All ballast must be of a density no greater than that of lead (11300kg/m3) 

B – Authorised modifications to a standard boat.

Cosmetic Alterations. The hull may be flatted down and painted if desired.
The drawing in of a planked deck and additions of scale like cabins is permitted (total sailing weight must not be compromised). Any flatting down process must not alter the profile of any component. A modification to the rear of the keel to stop weed catching on the lower rudder mount may be made provided it is no larger than 20mm fore/aft and 10mm wide and does not extend more than 5mm below the keel. 

Electronic and electro mechanical fittings.
The sail and rudder servos may be replaced. The material and dimensions of the arm may be altered. Electronic devices may be introduced between the receiver and servos that will limit or extend the throw of those servos.
A BEC or voltage regulator may also be used but no form of gyroscope or similar electro/mechanical stabilisation is permitted.

Running rigging can be from any suitable material but adjustments to running rigging must be made by bowsie or sliding grommets only.
The Jib topping lift may incorporate a method to stop it catching on the spreaders if desired. The shrouds must be adjusted by turnbuckles.

A jib counterweight may be added if desired. It must not exceed 20gms in weight or its foremost part extend more than 60mm from the end of the boom.
The foresail swivel may be replaced with a ballraced device, or a Kevlar/polyester line may be used.
The kicker(vang) may be replaced with one of a different design but should not incorporate a vertical plate.
The attachment point of the backstay to the deck may be moved if desired.

Replacement sails are limited to those produced by Housemartin sails,

Sails may have coloured corner reinforcement patches. Luff tapes may also be coloured.
Tell tails may be attached to the sails and rigging.

B. Rig and sails
If the spars are replaced they must be of round section alluminium with an external diameter of 11.1 mm +/- 1mmfor the mast, 10mm +/-1mm for the booms. 
Main boom length min 390mm
Jib boom length min 290mm
Masthead crane to have a maximum length of 60mm and the shall
be at 90 degrees to the mast. 

The measurement from the mast cap to the stern of the boat with no tension in the backstay shall not be less than 1470mm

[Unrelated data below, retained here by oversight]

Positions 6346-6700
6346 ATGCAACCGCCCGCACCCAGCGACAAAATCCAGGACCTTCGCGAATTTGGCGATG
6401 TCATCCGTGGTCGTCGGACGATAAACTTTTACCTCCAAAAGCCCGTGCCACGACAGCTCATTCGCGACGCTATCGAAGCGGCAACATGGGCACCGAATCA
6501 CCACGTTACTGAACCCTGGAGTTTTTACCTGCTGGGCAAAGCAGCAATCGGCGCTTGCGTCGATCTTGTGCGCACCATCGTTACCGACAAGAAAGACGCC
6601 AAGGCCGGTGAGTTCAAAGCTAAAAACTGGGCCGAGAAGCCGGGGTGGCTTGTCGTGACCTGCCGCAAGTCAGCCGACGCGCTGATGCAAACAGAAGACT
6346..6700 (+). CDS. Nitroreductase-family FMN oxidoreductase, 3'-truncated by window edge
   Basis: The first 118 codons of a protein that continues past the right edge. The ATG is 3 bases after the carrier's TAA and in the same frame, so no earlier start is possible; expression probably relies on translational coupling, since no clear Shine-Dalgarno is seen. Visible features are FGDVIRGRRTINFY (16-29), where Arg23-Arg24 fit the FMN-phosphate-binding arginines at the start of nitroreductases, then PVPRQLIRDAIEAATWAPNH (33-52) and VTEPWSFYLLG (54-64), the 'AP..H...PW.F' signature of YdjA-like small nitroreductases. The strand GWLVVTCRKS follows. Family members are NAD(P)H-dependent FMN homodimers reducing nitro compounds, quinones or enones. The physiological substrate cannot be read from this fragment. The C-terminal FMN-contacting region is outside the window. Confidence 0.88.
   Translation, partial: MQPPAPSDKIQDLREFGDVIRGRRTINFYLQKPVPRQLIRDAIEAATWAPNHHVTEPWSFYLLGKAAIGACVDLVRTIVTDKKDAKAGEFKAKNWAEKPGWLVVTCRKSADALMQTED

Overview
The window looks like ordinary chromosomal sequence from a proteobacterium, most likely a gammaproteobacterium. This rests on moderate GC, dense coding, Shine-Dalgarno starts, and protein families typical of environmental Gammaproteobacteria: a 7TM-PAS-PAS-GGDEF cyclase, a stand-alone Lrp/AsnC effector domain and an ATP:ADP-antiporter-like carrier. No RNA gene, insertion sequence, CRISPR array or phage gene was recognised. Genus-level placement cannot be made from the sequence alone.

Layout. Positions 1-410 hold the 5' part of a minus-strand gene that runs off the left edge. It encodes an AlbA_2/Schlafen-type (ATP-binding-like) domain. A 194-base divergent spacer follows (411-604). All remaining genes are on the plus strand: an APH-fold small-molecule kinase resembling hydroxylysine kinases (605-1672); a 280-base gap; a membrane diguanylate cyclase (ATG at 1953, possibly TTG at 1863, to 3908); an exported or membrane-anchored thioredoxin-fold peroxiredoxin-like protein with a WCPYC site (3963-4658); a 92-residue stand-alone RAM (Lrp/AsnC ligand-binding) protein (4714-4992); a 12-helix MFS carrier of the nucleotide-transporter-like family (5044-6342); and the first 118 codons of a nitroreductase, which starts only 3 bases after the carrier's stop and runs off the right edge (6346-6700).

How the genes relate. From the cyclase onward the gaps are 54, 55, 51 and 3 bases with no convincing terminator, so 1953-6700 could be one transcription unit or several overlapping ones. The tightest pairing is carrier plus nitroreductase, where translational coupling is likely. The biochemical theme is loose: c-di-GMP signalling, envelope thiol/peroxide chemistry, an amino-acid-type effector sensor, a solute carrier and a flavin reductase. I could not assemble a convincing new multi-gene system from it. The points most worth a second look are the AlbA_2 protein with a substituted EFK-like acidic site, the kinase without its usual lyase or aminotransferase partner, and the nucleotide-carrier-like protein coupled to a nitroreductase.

The booms must not visibly deviate from straight when not loaded. 
The mast shall have no prebend. (i.e. shall be straight when there is no forestay and back stay tension).  
Grooved masts and rectangular section booms are not permitted.

Sails shall be made from the same ply throughout and have no more than 3 parts joined by seams.
Sails shall not deviate below a straight line joining the tack and clew.
The material shall be either 50 micron film or 140gm Dacron/ scrim

The main sail.
Luff Length 1275mm min 1285mm max
Leach Length 1325mm min 1335mm max
Head width 20mm max
Foot Length 380mm min 390mm max
1/3 rd width 275mm min 285mm max
2/3 rd width 155mm min 165mm max
Shall have 2 battens of length no greater than 80mm at the position of the seams.
Batten width max 10mm
Cringles max 10mm diam.
Reinforcement patches max.125mm from corner 
Seam width max 10mm

Luff Length 1050mm min 1060mm max
Leech Length 1010mm min 1020mm max
Foot Length 280mm min 290mm max
Head width 20mm max
Cringles max 10mm
Seam width max 10mm
Reinforcement patches max.125mm from corner 
No Battens  

Sail Numbers.
Initially as supplied, but to be increased to 100mm height a.s.a.p. and certainly on new sails.

Alterations to standard rules of sailing 
Boats will be permitted to make contact with buoys marking the course (with the exception of those marking the start and finish line) without being required to do a penalty turn.

Shortening the course.
The course may be shortend whilst a race is in progress provided it is done before the leading boat rounds the buoy that will become the last mark of the course before the finish line. All helms must be made aware of the changes.